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Concord Jazz Festival 1995

The first two nights (we were unable to attend Sunday's Latin blow-out) of the twenty-seventh annual Fujitsu Concord Jazz Festival stayed true to the spirit of founder Carl Jefferson. Performances were conservative, with an emphasis on vocalists and women this year. Only one big band appeared, and there were no bad rock bands masquerading as blues groups, as has been happening with distressing frequency at recent festivals.

Singer Karrin Allyson led off the first night. She's a good singer with a small voice who takes minor liberties in her presentation of the songs, but she is not an adventurous Jazz singer. I thought her best song was "Robert Frost," in which she wondered how the poet paid the bills. (A rich woman seems to have been her tentative answer.) Bassist Bob Bowman dug into the tasty bass parts on this and on a waltz in which he duetted with Allyson. Bowman was one of the most exciting sideman of the festival.

Scott Hamilton's group deliberately evoked an old-fashioned feel, somewhere between Dixieland and 1930s small combo. A powerful part of that came from the rhythm guitar of Frank Vignola, who more than justified his special guest billing. At various times Vignola had his guitar sounding like a balalaika and a mandolin, and he burned on a Django Reinhardt-Hot Club treatment of "Tenderly." Pianist Gerry Wiggins did some beautiful comping throughout. On "Woody'n'You" his chording evoked Billy Strayhorn's exotic "UMMG."

Ray Brown was the evening's featured attraction. His playing is as gorgeous as ever, but I was disappointed in his sidemen. Benny Green sounded clunky to me, and Ray's new drummer, Greg Hutcherson, just did a lot of aimless crashing and thrashing on his solos. Jeff Hamilton is sorely missed.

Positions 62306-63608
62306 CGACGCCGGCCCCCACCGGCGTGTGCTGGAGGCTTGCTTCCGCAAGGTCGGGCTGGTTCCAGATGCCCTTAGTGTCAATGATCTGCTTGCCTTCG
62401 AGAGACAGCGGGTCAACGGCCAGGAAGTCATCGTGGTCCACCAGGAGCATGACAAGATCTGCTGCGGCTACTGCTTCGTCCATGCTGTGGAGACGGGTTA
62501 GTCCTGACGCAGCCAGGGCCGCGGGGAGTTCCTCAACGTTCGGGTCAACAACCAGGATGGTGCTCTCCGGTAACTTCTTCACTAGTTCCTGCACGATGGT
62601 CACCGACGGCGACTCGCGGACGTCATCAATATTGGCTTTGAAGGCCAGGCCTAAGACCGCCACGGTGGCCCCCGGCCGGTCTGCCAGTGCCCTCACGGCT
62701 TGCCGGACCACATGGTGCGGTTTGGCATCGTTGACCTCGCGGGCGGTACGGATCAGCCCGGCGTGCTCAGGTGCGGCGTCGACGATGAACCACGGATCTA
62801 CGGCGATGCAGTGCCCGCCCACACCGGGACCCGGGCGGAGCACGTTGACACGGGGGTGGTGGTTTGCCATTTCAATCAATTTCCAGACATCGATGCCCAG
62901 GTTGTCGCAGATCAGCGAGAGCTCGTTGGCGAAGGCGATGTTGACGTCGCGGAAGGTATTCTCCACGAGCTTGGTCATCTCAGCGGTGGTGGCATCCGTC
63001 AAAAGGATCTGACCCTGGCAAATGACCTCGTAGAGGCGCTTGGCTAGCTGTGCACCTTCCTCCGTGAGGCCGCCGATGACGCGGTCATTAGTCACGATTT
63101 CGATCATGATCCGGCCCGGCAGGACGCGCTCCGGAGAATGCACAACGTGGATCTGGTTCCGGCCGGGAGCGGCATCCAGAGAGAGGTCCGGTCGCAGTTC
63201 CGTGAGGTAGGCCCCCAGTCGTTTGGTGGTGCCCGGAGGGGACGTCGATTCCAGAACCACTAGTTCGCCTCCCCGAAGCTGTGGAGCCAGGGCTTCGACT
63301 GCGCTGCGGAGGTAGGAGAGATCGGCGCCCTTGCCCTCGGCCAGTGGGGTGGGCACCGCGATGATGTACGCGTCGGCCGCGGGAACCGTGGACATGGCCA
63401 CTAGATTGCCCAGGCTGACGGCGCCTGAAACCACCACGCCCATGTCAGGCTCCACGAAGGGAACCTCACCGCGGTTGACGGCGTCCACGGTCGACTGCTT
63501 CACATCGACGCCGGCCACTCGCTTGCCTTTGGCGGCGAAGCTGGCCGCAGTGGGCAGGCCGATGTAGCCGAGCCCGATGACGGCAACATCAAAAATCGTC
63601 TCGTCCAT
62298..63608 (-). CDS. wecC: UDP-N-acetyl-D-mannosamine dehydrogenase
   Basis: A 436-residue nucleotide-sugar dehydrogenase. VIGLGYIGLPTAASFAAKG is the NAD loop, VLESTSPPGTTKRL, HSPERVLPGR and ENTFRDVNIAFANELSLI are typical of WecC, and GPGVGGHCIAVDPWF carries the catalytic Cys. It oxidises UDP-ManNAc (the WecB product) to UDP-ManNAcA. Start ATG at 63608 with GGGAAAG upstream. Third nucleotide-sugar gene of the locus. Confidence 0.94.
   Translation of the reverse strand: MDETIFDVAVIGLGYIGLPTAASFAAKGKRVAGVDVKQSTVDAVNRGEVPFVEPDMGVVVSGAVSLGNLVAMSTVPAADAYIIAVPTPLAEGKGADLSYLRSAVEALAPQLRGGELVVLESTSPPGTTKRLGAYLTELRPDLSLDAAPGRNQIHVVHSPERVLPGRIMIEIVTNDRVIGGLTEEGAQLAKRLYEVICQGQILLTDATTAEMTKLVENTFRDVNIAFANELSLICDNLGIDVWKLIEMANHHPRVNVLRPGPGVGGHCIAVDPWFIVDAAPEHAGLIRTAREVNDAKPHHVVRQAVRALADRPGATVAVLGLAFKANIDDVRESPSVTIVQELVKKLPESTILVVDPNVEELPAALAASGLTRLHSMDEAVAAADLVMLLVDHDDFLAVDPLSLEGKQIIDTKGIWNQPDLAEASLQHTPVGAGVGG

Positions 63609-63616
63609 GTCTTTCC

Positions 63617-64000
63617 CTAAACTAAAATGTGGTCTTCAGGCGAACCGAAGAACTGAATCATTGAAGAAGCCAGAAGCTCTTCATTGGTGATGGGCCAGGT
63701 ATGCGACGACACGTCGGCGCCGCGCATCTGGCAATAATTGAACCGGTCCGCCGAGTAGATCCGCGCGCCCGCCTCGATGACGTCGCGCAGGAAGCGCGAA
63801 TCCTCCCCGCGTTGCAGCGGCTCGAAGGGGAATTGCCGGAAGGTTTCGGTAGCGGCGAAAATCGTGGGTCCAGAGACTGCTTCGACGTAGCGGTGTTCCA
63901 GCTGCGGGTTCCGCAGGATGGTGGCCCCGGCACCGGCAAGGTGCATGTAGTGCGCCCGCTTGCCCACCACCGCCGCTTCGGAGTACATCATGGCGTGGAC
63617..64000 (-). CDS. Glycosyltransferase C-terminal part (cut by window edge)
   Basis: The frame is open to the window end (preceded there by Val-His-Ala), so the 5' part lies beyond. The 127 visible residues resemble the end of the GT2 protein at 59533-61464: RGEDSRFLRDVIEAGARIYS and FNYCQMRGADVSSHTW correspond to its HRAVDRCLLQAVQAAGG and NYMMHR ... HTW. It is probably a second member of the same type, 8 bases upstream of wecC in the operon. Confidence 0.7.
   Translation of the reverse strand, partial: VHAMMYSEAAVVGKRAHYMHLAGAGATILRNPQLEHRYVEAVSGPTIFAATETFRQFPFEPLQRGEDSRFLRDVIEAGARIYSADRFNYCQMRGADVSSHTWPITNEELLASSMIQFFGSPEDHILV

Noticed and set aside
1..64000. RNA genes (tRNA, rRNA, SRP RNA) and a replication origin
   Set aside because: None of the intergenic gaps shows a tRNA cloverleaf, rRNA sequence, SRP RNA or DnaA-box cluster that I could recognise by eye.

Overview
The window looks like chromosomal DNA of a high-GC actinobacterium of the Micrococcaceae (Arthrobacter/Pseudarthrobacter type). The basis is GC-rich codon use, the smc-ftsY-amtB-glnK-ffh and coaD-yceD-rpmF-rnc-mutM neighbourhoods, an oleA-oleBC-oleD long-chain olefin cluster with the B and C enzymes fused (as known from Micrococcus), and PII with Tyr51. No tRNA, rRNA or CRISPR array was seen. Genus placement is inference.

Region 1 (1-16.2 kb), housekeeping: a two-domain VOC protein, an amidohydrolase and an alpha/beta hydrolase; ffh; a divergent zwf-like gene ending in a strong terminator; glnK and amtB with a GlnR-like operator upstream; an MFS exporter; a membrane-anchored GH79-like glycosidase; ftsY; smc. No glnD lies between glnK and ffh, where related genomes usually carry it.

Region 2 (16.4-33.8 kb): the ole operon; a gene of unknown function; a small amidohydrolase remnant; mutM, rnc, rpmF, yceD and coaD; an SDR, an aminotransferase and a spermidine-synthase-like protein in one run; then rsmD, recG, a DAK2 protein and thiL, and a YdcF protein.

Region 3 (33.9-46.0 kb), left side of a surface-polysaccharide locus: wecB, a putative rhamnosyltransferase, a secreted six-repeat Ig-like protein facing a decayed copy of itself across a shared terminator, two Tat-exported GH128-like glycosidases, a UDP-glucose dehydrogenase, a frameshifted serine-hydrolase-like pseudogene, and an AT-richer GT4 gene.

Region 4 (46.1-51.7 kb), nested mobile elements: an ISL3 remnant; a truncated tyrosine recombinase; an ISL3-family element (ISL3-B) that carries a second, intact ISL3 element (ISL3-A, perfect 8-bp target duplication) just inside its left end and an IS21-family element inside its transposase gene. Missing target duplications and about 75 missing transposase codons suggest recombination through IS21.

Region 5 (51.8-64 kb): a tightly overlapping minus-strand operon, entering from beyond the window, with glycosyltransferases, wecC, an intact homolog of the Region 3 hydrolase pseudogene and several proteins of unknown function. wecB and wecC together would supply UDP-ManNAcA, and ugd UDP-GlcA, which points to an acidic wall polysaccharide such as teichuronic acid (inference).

After the first couple of numbers, the trio was joined by Howard Alden on guitar. On Duke's "Love You Madly," Ray's bass seemed so relentless that Alden just had no room to breathe. Ray lightened up on "The Song Is You," and Alden got in a good solo there. Thereafter the group was joined by saxists Chris Potter and Rickey Woodard and trumpeter Randy Sandke, and for the grand finale Louie Bellson gave a master class in drumology on Bird's flagwaver, "Donna Lee."

The second day began with Munehiro Okuda's Blue Sky Orchestra from Japan. They were very good, but like a military band they seemed almost too precise. Solos were good but not inspired. The pianist played with a lot of dissonance that didn't fit the Basie style of the band at all. Singer Miyuki Koga joined the band for five or six numbers. She makes no effort to interpret or improvise. Under the watchful eye of her manager, George Otaki, she sings 'em straight, trying to preserve what she says are little-known gems from the Great American Songbook. I thought her best effort was a musical comedy flagwaver treatment of the "Trolley Song," but it's questionable whether her approach has any business in a Jazz festival at all.

As always Dorothy Donegan captured her audience with her informal history of Jazz, in which she perfectly imitates the styles of such pianists as George Shearing and Erroll Garner, and her style of playing what in effect are patchwork quilts of musical quotation.

Current sax sensation Joshua Redman demonstrated considerable chops but a less than sure sense of dramatic progression. His work on his original "Wish" was excellent, but his solos on many other numbers seemed distinguished only by an abundance of pattern. When he used stop time to do growls and such, it seemed like he was saying, "Watch me do this difficult trick." There is no question Redman will develop into a fine saxist as he matures, but at this stage in his career I don't feel he is ready for the leader-young lion role that is being thrust on him.

Rosemary Clooney was not someone most hardcore fans would pick to highlight a Jazz festival, but she was the feature on the second night. Her voice is not what it was forty years ago, but her timing was great and her patter between songs must be the envy of every singer who ever tried to build rapport with an audience. She captivated everyone, although, as with Miyuki Koga earlier, one has to ask whether this is appropriate for a Jazz festival. Scott Hamilton seemed more natural riffing behind Rosemary than he did fronting his own group the previous night. Bassist Bob Bowman again got in some magnificent licks. But it was Rosemary herself who swung the group on "Hey, There" and the rest of the songs in her repertoire.

by Robert Tate

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